Whales and fires are not two things that you think of together.But on a magical day last September they came together in a mesmerising moment. While out on the water we had a chance encounter that lives on in our memories. Over the last few years the numbers of Humpback Whales have been increasing in the waters on the inside of Vancouver Island. This good news is welcomed by locals and visiting tourists who go out on whale watching trips. 2017 was a great year for whales and on a couple trips on the water early last summer I saw a good number of whales, especially just south of Campbell River.
Humpback pectoral fin against a backdrop of the Coast Maintains near Campbell River
Tail slap. This is thought to be a method of communication for these whales.
After swimming directly under our motionless boat a humpback whale gently dives.
British Columbia has long been plagued by forest fires and last year was the worst wildfire season in history. Our air quality on the coast was severely diminished for quite long periods of time, especially during outflow winds. During a large high-pressure system that was parked over the Strait of Georgia we embarked on our first adventure on our new sailboat. We had recently bought a 24-foot sailboat in Victoria and were now “sailing” it up to Campbell River over a four-day period.
Setting sail from Esquimalt Harbour in Victoria.
Entering Active Pass as BC Ferries exits. An exciting stretch of water with big standing waves formed by strong currents.
We only actually sailed for a few hours one of the days. The rest was spent motoring in conditions that more resembled the tropical doldrums. As we headed Northwest towards Campbell River the smoke from the interior progressively filled the atmosphere and conditions became quite surreal. The horizon line was almost invisible at times and the sun was a glowing orange ball reflected in the lazily rolling sea.
As we were nearing Mittlenatch Island between Comox and Campbell River I told Kim to keep an eye out for whales. This is where I had seen some a few weeks prior and I hoped we would have another encounter with them. The water was like glass and the air had a heaviness about it that was palpable. I had my head down in the hatchway when I heard an exclamation from Kim and looked up to see a sight that is forever burned in my brain. Two Humpback Whales had simultaneously done a full breach together and were in the process of crashing down into the water with a giant splash when I glanced them. In the stillness they just erupted with no warning right where Kim was looking, about 300 meters away from us. We immediately cut the engine and came to a drift.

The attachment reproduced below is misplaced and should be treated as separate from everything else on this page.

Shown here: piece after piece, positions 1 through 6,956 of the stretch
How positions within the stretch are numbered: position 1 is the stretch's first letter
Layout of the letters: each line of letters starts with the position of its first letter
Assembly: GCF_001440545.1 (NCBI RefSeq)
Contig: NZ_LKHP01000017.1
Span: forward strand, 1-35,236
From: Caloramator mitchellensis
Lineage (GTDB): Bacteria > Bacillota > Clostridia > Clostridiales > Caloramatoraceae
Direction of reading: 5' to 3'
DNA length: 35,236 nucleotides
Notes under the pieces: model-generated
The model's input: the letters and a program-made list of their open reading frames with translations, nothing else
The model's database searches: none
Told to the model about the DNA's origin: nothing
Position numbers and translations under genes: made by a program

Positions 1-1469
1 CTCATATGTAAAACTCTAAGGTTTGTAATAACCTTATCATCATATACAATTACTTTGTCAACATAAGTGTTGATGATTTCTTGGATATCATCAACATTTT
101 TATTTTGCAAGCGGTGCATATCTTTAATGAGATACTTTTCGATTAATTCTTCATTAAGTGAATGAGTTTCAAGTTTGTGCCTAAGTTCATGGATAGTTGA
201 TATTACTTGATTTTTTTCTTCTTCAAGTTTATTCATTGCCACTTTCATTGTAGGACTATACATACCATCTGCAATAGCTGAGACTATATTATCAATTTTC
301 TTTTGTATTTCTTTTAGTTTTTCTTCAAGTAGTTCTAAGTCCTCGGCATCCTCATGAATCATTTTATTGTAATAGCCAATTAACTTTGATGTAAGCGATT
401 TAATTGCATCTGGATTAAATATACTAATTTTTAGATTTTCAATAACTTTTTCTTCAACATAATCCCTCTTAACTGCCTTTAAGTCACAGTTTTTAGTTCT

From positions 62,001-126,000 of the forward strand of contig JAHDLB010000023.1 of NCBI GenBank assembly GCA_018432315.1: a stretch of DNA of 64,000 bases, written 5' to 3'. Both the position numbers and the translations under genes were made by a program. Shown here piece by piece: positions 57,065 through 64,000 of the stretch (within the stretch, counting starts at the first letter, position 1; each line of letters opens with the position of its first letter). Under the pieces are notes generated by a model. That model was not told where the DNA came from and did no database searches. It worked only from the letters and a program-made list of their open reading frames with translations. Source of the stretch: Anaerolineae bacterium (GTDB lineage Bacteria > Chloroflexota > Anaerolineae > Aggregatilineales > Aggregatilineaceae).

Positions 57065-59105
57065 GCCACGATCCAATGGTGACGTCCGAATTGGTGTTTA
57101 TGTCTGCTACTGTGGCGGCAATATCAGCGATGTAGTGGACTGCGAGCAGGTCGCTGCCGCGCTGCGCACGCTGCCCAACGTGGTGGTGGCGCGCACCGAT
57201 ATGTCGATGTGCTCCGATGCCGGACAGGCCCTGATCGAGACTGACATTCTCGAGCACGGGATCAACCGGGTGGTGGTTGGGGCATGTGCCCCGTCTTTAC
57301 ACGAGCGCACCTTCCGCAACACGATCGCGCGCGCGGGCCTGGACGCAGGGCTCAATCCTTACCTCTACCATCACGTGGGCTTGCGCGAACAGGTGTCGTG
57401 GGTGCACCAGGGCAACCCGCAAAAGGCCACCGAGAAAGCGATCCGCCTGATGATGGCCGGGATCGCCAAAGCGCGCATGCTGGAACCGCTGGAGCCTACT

For the next ten minutes we watched them breaching continuously. With each breach they seemed to get closer and closer. The contrast between the still sea and the mighty crashes of whale and water was amazing.
It got to the point where we were concerned they would land right on us. I cautiously started the outboard and slowly motored out of their path with the sound of thirty tons of whale landing on the still waters behind us. We didn’t want to leave but the unpredictable nature of their movements and the fact they can’t tell where we were made the decision easier.